It’s definitely very popular. We have customers who have been in the restaurant loads of times and they still go omakase. Or if some customers are used to the dishes they order all the time, they may want to try something a bit different and they don’t know exactly what it is, so they go omakase.
How many dishes are your customers able to sample when they do order omakase?
It really depends on what the customers’ preferences are. Some dishes are more expensive than others.
If they want to go for seafood, which is more expensive than chicken, they may get fewer dishes but they’ll be of better quality.
It really depends what the customers like and what they don’t like.
What’s the most popular dish on the menu?
It’ll probably have to be our pork belly skewers which have been on the menu since day one. Do you offer any vegan dishes at all?
Yes, we can easily do vegan omakase as well. Our sushi chef is vegan so she needs to approve all of the vegan dishes we offer to make sure they are the best they can be.
Would it be too difficult to choose your favourite Japanese dish?
It probably would, but I really like ramen – Japanese noodles. I’m also a big fan of the pork belly skewers. They’re really fatty, so I should probably start eating fewer of them.
How often do you change the menu?
We keep the menu quite similar at all times but we have three or four specials every night that customers can try out.
There was a really nice halibut on last week as a special. We also previously did pork meatballs with smoked cheese.
Who creates the menus?
I create the menu with my long-time manager and my chef. We all get together and create the dishes. I love the menu-creating process.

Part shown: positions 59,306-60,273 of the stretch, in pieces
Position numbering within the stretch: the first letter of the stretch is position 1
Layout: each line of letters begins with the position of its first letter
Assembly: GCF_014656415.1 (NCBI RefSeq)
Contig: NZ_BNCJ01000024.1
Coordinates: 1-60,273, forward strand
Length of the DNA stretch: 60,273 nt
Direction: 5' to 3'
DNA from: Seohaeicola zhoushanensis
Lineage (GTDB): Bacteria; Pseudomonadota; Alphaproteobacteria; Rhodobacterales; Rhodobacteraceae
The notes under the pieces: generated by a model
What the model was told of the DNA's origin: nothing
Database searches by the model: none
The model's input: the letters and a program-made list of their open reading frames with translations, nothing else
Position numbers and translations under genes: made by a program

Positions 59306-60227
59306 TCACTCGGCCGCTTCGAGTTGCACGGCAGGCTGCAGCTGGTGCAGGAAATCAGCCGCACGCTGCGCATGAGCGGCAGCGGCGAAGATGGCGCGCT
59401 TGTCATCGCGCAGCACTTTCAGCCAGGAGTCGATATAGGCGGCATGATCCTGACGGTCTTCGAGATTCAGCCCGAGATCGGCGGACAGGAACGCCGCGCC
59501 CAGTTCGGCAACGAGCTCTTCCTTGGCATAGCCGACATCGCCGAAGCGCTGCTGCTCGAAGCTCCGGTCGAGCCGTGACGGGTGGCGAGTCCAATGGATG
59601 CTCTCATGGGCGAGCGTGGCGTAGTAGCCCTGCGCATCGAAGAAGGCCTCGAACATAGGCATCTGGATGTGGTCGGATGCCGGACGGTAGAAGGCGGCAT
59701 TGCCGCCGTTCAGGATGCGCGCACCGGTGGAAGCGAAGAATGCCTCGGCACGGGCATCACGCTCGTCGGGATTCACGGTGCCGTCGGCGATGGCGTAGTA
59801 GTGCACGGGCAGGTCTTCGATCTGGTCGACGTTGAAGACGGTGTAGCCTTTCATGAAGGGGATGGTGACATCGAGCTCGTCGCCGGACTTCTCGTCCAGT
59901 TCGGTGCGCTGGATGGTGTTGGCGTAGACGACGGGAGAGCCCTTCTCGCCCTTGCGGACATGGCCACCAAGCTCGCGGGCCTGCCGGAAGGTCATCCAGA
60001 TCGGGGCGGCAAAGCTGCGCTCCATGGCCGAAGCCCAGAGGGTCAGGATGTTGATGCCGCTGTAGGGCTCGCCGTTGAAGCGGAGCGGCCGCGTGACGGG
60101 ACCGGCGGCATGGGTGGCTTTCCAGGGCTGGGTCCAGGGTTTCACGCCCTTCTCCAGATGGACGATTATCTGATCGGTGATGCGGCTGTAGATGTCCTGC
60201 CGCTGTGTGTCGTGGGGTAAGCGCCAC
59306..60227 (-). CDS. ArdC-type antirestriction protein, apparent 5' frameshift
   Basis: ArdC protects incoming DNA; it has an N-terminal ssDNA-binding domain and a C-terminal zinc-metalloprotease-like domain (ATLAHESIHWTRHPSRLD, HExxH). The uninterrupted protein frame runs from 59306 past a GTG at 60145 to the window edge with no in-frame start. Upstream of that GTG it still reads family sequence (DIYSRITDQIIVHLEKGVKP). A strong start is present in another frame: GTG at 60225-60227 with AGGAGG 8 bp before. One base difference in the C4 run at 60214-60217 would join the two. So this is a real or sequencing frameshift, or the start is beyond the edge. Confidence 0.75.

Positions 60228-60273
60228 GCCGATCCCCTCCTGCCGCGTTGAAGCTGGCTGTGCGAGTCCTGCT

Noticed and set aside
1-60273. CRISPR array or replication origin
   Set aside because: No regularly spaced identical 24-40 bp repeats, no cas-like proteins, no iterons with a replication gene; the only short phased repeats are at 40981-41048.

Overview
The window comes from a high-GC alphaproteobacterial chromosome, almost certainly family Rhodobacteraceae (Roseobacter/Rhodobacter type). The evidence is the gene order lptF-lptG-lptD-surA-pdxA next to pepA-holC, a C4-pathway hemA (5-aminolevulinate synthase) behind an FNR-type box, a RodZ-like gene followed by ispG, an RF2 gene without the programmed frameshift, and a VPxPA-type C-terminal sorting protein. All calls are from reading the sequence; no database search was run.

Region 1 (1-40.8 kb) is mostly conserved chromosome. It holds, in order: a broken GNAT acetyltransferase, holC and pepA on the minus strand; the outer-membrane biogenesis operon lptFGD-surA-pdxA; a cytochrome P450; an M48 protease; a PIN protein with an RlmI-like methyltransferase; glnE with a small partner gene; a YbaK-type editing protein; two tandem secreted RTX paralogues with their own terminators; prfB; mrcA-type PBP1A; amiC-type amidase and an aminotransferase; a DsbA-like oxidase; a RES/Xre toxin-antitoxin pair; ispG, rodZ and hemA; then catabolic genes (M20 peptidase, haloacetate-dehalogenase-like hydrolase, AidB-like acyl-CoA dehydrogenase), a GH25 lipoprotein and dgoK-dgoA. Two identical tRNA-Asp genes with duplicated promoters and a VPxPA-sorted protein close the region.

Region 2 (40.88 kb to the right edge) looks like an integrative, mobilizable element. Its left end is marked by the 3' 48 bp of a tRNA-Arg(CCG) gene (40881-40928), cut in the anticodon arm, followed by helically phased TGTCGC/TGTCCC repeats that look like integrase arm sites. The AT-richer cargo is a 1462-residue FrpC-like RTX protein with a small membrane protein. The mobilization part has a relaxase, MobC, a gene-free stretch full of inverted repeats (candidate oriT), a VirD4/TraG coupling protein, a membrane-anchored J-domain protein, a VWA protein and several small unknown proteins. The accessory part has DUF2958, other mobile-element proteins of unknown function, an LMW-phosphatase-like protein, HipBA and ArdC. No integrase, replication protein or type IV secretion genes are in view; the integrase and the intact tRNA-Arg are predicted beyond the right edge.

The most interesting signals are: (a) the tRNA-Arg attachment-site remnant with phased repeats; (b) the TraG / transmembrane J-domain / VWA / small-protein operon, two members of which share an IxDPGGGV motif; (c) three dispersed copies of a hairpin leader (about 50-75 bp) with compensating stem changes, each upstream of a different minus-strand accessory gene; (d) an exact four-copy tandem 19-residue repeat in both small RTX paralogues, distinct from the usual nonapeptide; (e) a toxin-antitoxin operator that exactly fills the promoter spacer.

If you own a restaurant, you need to love creating new dishes and inspiring yourself all the time.
I’ve been cooking Japanese food for 22 years and I have a lot of Japanese cook books which are always a good source of inspiration.
Do you have any festive menus?
No, the one thing we don’t do is a festive menu. We are a place to escape from reality so we were never interested in having Christmas menus.
In addition to tasty dishes, you also offer a few cocktails.
We all work together on our cocktail menus. I make a lot of infused gins and vodkas. I infuse them with the berries I grow. We have really interesting drinks menus which change every month or so. We have four cocktails on the menu but we may also have a couple of specials too – it depends on what ingredients we have available.
So what do you like most about your job?
I work for myself, which is nice as I’m in charge of everything that happens in the restaurant. I can make it as much fun as I want.
How many staff do you have?
At the moment, including myself, we have 10 members of staff. We’re a very good team. We all work well together.
And what’s next for the restaurant?
I definitely want to grow a lot more in my greenhouse. I want to focus even more on the seasonal produce and incorporate it into our menus. I think the goal is to produce a third of the produce we use in the restaurant ourselves.
Visit yatai.co.uk to see the restaurant’s food and drink menus